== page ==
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Senior Romance

How to Find Romance After 40
Grice
1985

Submitter: When I spot check the shelves for weeding, my eye is always drawn to yellow toned books. Here is one that caught my eye at my local library. How to Find Romance After 40 was published in 1985. This would mean that the people this book was written for then, would be 70+ today. Great choice for 1985, not so valuable today. The Male Shopping list on page 186 says “Does not Keep Cats.” Well that can probably eliminate most of us librarians, lol.

Holly: This is completely irrelevant because it doesn’t mention online dating. I also love that the examples of women in their 40s include Joan Collins, Sophia Loren, Linda Grey, and Jane Fonda.

More Dating Advice:

Too Old for Good Sex?

Sex After 60

Cheap Date Handbook

Cheap Dates

Dating for Divorcees

Chicks, Man

8 Responses to Senior Romance

  • I once found a book called “Sex After 40” in my parent’s house when I was in my late teens, but when I opened it all the pages were blank.. Ha ha.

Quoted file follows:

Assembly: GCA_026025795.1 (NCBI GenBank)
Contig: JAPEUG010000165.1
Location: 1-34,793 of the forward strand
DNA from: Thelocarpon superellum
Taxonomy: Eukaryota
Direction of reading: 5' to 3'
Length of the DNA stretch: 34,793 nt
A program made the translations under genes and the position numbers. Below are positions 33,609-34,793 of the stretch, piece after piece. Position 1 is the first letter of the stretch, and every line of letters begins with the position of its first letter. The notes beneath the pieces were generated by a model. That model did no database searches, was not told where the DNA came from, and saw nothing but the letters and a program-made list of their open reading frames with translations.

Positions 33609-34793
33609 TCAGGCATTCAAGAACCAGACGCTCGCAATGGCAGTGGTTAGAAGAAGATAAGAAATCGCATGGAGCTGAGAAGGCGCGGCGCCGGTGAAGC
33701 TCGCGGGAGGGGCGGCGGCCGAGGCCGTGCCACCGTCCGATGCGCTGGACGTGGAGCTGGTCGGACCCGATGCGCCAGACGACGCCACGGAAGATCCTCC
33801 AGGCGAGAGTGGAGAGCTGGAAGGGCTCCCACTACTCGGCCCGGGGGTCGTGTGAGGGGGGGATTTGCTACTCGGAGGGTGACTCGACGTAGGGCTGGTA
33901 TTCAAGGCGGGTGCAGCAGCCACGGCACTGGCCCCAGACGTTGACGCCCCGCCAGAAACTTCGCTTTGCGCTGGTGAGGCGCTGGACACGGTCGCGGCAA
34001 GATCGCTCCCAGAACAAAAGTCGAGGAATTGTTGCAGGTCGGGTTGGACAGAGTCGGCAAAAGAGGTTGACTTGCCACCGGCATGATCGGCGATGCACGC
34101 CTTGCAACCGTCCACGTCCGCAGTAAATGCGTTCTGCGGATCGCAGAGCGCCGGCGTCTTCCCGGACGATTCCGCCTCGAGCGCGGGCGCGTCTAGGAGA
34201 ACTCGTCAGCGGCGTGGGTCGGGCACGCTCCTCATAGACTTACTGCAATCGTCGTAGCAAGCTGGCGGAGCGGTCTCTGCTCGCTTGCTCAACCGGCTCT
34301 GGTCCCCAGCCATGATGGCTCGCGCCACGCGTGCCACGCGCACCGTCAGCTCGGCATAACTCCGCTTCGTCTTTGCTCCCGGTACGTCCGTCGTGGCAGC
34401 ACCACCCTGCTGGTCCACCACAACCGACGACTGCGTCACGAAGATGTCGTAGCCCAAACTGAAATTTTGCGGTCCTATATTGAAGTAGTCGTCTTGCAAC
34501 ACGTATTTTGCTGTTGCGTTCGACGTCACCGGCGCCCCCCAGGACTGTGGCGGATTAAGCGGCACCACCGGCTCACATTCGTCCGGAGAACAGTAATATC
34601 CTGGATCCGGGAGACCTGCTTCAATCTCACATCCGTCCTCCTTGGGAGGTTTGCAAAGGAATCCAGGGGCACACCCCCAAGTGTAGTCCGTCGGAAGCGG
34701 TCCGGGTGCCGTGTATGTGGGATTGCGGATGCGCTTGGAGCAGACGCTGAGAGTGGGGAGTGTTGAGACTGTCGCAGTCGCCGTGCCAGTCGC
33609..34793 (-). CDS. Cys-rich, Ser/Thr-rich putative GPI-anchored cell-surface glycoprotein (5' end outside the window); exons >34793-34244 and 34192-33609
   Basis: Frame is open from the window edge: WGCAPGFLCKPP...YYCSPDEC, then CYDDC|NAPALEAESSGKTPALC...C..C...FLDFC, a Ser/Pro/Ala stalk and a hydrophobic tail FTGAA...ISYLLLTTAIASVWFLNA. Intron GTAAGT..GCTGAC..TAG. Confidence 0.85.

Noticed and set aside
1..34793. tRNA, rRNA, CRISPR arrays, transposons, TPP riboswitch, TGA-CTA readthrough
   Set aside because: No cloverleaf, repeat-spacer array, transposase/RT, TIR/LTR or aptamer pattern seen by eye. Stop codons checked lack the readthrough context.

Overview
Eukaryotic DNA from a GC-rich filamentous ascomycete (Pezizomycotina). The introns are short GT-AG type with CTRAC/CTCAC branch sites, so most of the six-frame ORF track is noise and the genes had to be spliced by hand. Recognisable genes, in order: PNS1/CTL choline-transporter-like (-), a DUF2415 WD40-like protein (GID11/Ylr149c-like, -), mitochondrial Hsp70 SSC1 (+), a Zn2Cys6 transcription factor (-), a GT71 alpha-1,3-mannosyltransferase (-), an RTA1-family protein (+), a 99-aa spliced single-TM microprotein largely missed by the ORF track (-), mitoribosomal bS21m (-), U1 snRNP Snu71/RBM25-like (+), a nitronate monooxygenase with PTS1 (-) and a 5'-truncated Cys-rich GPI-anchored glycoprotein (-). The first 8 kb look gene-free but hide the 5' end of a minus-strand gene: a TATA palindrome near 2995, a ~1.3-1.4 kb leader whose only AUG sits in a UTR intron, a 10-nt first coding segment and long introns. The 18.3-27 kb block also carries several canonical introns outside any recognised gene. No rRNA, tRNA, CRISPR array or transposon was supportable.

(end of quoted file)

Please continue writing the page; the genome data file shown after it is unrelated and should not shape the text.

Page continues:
• The book is criticizing that shopping list for being too superficial.

  • Nothing wrong with a shopping list. I don’t see anything wrong with the one in the book even. The man doesn’t like cats. He doesn’t want a woman who just wants his money (has her own job that pays decently for the time). He doesn’t want a smoker or alcoholic (me neither!). He is attracted to small women (small in my book, but I’m 5’9″ without shoes!).

    Face it, we all, men or women, have a list of physical attributes that attract us. Maybe we meet and fall in love with someone who doesn’t match up, but our ideal shopping list will be based on physical characteristics. I’m tall, I want a tall man.

    Lifestyle is a BIG deal in a relationship, it isn’t superficial by any means! It’s probably the most important thing. I have dogs, I won’t want anyone who is allergic or even remotely dislikes them. I am allergic to cigarette smoke. A man could be perfect in all other ways, but if he smokes I wouldn’t even consider a first date. We all have deal breakers.

    The book needs updating though.

  • “You can be plump. It’s harder, but you can be” – I’ve never found it hard to be plump!

  • It’s probably good that it doesn’t mention online dating.

  • It’s weird that she says that short haircuts are outdated — in the early & mid-1980s when I was a kid, short perms seemed like the “in” thing for women over 25.

    I also laughed at the incredulous “How do you do it, Julia?!” in the intro as if she’s starring in an infomercial… “Well, for just forty-nine ninety-five…” 😉

  • I wouldn’t really call most of this advice wildly out of date, it all seemed pretty reasonable to my Gen X feminist eyes. I would point out, though, that the most helpful Trends That Helped Women Look Better and Better would have been the lack of war and poverty, compared to the previous generation. There’s nothing more aging than terrible stress.